Greetings from Colombia, South America.
My daughters and I are visiting my parents who recently retired and moved back to their native country; the girls were excited to travel again and spend time with their abuelitos.
I try never to take for granted the ability to get on an airplane and be somewhere else, see and experience different things, and be with people I care about. My parents didn't have this luxury for a long time.
I was 16 years old when I "first" visited Colombia. It was the first time that my family of four (sister, mom, dad, and I) had left the USA since moving to Los Angeles when I was four years old. It took that long to get our green cards, but we got them and were clear to travel.
We flew with a Colombian airline, Avianca, and I'll never forget the landing experience in Pereira, Colombia. When the wheels touched the runway, there was an immediate release of happiness. Passengers applauded, woo-hoo'd, and Colombian music filled the cabin in celebration. People were thankful to have arrived safely and comfortably and be that much closer to home and their families. Strangers connected through a shared expression of gratitude and joy.
Touching down in Pereira with my girls, who are still young and free of inhibition, I applauded our arrival and said a few woo-hoo's for us all.
Air travel is so ordinary now, but there was a time when it was beyond our human comprehension. And then came those who decided to explore their curiosities of how birds and other species fly, and their curiosities aligned with technological advances. These people, inspired by nature, dared to imagine what the human experience of flying could be.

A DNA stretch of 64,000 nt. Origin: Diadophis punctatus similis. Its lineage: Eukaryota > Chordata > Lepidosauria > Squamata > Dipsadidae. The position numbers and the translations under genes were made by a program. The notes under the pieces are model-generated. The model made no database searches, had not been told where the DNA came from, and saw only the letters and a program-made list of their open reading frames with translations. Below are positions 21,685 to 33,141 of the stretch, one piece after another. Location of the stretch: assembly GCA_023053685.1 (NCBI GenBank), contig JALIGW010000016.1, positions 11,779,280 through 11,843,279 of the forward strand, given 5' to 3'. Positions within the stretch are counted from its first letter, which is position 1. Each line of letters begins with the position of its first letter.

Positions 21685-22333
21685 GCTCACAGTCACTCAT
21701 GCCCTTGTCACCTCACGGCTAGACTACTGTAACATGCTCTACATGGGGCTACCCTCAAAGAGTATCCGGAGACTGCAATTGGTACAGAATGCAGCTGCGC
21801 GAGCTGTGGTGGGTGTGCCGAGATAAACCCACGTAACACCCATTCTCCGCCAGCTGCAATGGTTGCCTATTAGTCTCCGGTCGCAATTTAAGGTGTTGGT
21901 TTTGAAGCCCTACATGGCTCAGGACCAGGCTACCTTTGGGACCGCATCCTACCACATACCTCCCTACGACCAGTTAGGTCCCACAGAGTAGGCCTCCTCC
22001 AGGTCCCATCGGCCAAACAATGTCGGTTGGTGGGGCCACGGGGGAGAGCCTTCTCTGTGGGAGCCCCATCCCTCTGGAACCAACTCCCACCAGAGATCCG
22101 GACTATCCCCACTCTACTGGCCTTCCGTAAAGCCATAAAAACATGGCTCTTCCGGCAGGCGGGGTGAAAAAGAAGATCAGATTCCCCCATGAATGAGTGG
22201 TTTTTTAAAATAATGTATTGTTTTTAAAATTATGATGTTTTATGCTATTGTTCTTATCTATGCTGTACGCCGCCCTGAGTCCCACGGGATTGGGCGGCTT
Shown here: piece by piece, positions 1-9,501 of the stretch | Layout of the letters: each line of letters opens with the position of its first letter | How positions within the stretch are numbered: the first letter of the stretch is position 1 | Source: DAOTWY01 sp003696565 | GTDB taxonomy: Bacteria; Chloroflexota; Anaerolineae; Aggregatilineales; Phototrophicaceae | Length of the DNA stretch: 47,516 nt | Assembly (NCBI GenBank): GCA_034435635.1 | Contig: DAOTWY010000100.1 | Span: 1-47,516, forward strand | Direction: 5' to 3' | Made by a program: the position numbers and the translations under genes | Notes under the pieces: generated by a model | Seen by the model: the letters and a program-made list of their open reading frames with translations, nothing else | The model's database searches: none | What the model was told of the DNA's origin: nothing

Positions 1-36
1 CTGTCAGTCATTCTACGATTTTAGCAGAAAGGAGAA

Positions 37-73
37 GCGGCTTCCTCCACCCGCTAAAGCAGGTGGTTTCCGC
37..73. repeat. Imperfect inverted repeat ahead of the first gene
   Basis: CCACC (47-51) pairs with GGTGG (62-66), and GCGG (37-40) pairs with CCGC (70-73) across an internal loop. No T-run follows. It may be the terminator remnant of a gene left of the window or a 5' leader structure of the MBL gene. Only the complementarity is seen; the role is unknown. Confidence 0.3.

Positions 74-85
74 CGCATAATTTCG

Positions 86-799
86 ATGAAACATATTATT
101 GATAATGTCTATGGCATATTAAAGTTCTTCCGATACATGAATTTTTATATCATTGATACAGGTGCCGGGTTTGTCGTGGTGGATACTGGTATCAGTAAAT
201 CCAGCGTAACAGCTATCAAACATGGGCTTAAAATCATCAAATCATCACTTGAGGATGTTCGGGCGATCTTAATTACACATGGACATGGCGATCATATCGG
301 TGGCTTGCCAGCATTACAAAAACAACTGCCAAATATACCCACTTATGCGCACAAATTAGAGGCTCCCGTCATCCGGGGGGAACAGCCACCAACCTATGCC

The awesomeness of where we once were as a human species, to where we are now and will be, was front and center during our family trip to Alaska.
Being surrounded by an impressive showing of nature on the ground is one thing but flying above it, above the birds, is something else. During our flightseeing tours over ice fields, mountains, water, and glaciers, I was awestruck by our role on this planet. I was also in awe of the now seemingly simple technology and engineering that allows for these experiences.
When our eldest daughter, Hazel, pointed out some birds flying below us, my husband said:
That's why I like flying; you get a different perspective…see birds flying from above.
That's for sure; get the big picture, responded our pilot, Greg.
Perspective is everything.
While a vantage point from above can be impactful, our imaginations and everyday beliefs can create our world perspective from where we stand, wherever we stand.
This spread from To Believe in God by Joseph Pintauro and Sister Corita, read shorty after our Alaska trip, depicts this beautifully:
on your mark, get ready, get set… once we didn't know how to believe in a rocket ship or even a lawn mower. Make space in your brain for tomorrow's things.
With how the world works today, we may better understand what tomorrow holds: the things we will use, enjoy, and benefit from. But there's also so much yet to be imagined and created into our reality.
It's in recognizing and appreciating the things we use, enjoy, and benefit from today, that we make space for even more impressive and impactful things for tomorrow.
Perhaps one day, our daughters, or their kin, will experience the Overview Effect of an astronaut. Not as a professional astronaut, but as an ordinary space traveler the way we fly on airplanes today.
It's an awesome, by definition, thing to think about. How many awesome things have brought us to this moment in our human existence? The good and the bad, here we are.
I want to celebrate the good. Awesome thinking and doing by other people's curiosities, good work, and skills, brought me to Colombia to be with my family. Right here, right now.
We don't know what tomorrow will bring but give thanks, cue the music, applause, and celebrate today.